Every pot and pan in the house has come alive and is banging about in the kitchen. She’s up, and now everyone else is too. My fiancé kicks at the sheet. It’s August and heat and humidity cling to us though the sun has barely crept above the Mediterranean whose sweet, briny breath reaches across the few blocks to his mother’s building to greet us. I start to get up. “Stay,” he says hopefully, looping his slippery, sweat-slicked arms around my waist. “Don’t let her guilt-trip you.”
I kiss his smooth chest that tastes as salty as the sea. Yesterday I overheard her telling him, “This is all wrong. All wrong.”
“I have to at least try to win her over,” I say slipping from his damp embrace. He gives up, rolls onto his back. The pots and pans are sounding more like war drums now.
By the time I wash and dress she’s sitting with a huge metal platter on her lap, house dress hiked up above her chubby knees. The platter is piled with zucchini and eggplant. She fixes her dark, intelligent eyes on mine, beaming a silent warning, but she lets me kiss her on both cheeks.
Stuffed Kuusa and Baytinjan
Always pick the smallest. Wash and cut off the tops. Core carefully to remove most of the pulp without poking through the delicate skin. And, yalla, don’t dilly-dally—there’s much to be done. Save the first cork-like cored bit from each one to seal in the filling. Mix ground beef or lamb, rice, and seven-spice mix in a large bowl. Stuff the mixture loosely into the vegetables. “Cork” them and place in a large pot. Boil in tomato sauce and broth seasoned with salt and a little more spice mix. They should be slightly firm but always tender.
Morning Coffee Break
I’ve memorized the routine after a few days: when the neighbors in the building come for coffee mid-morning—while there’s still a cooling breeze out on the balcony—it’s ok to greet them in a house dress. The coffee is served on the inlaid Syrian tray, with tiny spoons for sugar and handle-less cups that fit snugly in your palm—the everyday ones with the red and green fern-and-flower design. If there’s a special guest, you should dress nicely, offer the coffee in gold-patterned demitasse cups, stir in the sugar for them. If a male visitor arrives, she’ll put on her head scarf before he enters. If a woman comes to her clinic in labor, she’ll go downstairs to get her settled, give her something to take the edge off. She’ll instruct the husband to go wait in the waiting area and not tell her how to do her job.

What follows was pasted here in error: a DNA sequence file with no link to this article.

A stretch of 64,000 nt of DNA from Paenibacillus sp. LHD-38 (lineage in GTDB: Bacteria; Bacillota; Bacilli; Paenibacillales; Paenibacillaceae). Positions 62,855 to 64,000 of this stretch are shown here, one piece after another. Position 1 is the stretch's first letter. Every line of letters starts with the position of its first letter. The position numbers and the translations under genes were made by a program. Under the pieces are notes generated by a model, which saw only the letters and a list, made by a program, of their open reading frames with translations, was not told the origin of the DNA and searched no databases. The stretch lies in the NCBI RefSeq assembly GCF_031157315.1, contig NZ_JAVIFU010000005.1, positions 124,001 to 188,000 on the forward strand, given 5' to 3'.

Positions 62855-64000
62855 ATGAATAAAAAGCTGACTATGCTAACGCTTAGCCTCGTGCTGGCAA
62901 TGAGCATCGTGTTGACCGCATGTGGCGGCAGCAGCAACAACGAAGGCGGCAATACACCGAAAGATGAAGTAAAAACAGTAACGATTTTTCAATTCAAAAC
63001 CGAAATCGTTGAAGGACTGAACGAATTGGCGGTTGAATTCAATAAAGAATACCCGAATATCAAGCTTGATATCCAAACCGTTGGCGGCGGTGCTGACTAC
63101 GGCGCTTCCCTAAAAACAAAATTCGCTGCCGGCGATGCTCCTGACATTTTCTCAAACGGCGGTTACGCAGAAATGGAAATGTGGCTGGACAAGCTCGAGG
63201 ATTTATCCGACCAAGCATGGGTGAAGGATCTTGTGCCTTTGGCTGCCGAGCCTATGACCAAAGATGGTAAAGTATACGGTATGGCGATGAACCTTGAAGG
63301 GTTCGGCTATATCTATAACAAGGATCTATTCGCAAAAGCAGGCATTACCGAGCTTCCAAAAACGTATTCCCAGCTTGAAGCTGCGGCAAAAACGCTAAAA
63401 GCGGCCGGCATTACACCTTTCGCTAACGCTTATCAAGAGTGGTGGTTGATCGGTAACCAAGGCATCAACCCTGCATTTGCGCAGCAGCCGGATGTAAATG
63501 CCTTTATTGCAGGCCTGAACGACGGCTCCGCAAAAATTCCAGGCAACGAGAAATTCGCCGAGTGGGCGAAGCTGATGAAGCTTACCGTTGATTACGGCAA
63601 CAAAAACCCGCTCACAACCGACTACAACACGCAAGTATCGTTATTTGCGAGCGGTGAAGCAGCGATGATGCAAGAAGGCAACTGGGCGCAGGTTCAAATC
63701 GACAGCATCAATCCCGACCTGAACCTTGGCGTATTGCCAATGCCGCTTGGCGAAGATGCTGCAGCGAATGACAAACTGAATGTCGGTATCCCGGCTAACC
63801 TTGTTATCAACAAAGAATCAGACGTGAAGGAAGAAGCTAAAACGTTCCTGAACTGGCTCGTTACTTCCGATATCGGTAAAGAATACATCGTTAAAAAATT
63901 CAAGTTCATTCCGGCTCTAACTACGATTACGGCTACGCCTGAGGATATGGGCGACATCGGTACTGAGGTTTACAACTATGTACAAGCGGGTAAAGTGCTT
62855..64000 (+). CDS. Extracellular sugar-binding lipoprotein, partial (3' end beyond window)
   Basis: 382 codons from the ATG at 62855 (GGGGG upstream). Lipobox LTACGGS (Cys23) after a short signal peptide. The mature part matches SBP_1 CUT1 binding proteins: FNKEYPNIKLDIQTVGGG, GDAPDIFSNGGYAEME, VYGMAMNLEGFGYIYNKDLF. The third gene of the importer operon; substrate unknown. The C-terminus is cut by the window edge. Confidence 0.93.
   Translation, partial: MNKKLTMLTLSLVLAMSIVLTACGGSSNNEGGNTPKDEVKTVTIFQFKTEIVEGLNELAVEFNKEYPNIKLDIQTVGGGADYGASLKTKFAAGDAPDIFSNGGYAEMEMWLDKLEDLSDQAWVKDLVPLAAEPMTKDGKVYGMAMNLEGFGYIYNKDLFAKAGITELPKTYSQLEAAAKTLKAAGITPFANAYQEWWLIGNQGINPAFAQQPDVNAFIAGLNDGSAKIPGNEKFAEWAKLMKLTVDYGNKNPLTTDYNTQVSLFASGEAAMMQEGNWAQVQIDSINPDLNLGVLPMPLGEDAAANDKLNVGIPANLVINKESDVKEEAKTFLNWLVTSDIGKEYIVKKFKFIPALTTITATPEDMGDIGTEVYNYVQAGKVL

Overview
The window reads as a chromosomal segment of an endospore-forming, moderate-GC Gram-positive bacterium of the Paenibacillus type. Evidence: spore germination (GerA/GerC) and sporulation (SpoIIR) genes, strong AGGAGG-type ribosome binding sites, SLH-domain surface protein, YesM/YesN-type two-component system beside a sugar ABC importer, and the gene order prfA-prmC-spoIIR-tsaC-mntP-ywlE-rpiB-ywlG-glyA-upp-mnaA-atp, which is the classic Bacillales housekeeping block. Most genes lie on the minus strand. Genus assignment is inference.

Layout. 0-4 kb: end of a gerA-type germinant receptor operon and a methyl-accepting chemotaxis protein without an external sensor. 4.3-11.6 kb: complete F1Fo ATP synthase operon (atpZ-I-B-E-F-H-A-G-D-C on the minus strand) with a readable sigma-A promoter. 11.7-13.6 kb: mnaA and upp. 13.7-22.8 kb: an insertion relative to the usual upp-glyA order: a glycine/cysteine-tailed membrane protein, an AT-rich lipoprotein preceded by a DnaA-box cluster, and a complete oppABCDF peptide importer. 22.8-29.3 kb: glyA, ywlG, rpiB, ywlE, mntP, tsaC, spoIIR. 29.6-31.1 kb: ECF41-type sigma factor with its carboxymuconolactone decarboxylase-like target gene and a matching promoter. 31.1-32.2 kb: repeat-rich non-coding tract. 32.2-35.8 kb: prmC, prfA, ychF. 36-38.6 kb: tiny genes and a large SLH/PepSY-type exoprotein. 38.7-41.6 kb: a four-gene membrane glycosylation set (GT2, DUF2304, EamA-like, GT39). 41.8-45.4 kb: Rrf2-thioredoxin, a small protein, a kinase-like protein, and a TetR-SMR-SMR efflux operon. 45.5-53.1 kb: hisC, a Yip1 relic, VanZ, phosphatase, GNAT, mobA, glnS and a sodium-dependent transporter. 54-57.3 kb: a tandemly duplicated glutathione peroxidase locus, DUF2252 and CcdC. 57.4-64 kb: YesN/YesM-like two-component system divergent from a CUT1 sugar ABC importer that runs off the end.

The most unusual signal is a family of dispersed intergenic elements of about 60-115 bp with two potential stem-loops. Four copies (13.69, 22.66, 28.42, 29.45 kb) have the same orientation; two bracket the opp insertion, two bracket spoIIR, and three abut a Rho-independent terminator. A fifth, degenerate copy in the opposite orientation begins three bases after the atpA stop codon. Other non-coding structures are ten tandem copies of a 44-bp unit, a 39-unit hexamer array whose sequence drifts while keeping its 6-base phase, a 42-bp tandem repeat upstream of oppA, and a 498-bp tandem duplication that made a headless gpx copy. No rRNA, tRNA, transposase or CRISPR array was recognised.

On such days she’ll tell me Be a good girl and get breakfast ready, frown when she says good girl, as if she’s sure I won’t be. I’m transported back to kindergarten.
Roll out the dough into rounds. Stir fresh olive oil into the wild thyme-sumac-sesame-seed blend. Spread onto some of the dough. The others take a little oil and Akawi cheese. Cover them with a cloth and run them down to the bread bakery. They’ll bring them back nicely baked. Serve with strong, sweet black tea and a plate of tiny cucumbers, mountain tomatoes, scallions, mint, olives and radishes.
A Place of Our Own
It’s just over a month when we find an apartment in Beirut. It feels like a lifetime and we’re not even married yet. At the door she sets down three grocery sacks for us to take with us. Oranges from her brother’s grove. Cherries. Loquats. Watermelon. A tray of kibbeh, a pan of fragrantly garlicky chicken and potatoes. A large jug of tart yogurt.
She kisses her son’s cheeks. “Congratulations on the new flat. Don’t stay away long, naughty boy.”
We’ll be living only an hour from her but there’s a sadness in her eyes as if we’re venturing far, far away. She turns to me with a mischievous half-smile, pinches my arm. I jump and she says, “One day when you have children of your own, you’ll understand. Take good care of my boy. And you,” she says pointing a knobbed finger at her son, “take care of her too.”
Not many things excite me as much as discovering, planning, cooking, and eating great food, especially when it’s intertwined with storytelling. When I moved to Lebanon with my husband-to-be, I was determined to master Lebanese cuisine—and to win over his family, especially my future mother-in-law. With time and patience, both eventually came. I fell in love with the robust, generous approach to life and food in Lebanon. I watched, absorbed, learned the subtleties, sorcery and passion that give the cuisine its magic. Stuffed squash in goat’s milk yogurt? Local fish with lemony tahini sauce and smoky baba ghanouj? Yes, please! I relished meal planning, trips to the fishmonger and butcher, the souk with its sensual aromas, spices, flavors and colors. In the joyous ruckus of the steamy kitchen, I grew closer to my new family while creating sublime meals together.